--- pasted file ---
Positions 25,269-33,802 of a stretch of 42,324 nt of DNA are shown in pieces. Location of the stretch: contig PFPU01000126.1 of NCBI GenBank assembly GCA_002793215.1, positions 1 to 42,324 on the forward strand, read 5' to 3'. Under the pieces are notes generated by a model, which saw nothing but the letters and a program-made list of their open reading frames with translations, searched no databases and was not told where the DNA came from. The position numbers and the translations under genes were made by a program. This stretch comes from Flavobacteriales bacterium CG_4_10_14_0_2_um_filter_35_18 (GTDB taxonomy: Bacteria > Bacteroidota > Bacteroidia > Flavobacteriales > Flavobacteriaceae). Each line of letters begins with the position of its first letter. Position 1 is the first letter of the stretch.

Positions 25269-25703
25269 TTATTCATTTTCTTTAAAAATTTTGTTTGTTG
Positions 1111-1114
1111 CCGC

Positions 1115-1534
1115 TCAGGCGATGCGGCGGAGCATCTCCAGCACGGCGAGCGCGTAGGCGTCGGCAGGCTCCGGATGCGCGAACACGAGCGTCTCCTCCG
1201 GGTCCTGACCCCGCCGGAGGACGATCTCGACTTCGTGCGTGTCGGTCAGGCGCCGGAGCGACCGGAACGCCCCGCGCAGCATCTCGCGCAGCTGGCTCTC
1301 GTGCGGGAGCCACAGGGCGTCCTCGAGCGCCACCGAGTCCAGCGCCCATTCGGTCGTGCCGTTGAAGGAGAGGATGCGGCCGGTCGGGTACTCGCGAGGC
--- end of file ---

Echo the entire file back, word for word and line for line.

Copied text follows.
Positions 25,269-33,802 of a stretch of 42,324 nt of DNA are shown in pieces. Location of the stretch: contig PFPU01000126.1 of NCBI GenBank assembly GCA_002793215.1, positions 1 to 42,324 on the forward strand, read 5' to 3'. Under the pieces are notes generated by a model, which saw nothing but the letters and a program-made list of their open reading frames with translations, searched no databases and was not told where the DNA came from. The position numbers and the translations under genes were made by a program. This stretch comes from Flavobacteriales bacterium CG_4_10_14_0_2_um_filter_35_18 (GTDB taxonomy: Bacteria > Bacteroidota > Bacteroidia > Flavobacteriales > Flavobacteriaceae). Each line of letters begins with the position of its first letter. Position 1 is the first letter of the stretch.

Positions 25269-25703
25269 TTATTCATTTTCTTTAAAAATTTTGTTTGTTG
Positions 1111-1114
1111 CCGC

Positions 1115-1534
1115 TCAGGCGATGCGGCGGAGCATCTCCAGCACGGCGAGCGCGTAGGCGTCGGCAGGCTCCGGATGCGCGAACACGAGCGTCTCCTCCG
1201 GGTCCTGACCCCGCCGGAGGACGATCTCGACTTCGTGCGTGTCGGTCAGGCGCCGGAGCGACCGGAACGCCCCGCGCAGCATCTCGCGCAGCTGGCTCTC
1301 GTGCGGGAGCCACAGGGCGTCCTCGAGCGCCACCGAGTCCAGCGCCCATTCGGTCGTGCCGTTGAAGGAGAGGATGCGGCCGGTCGGGTACTCGCGAGGC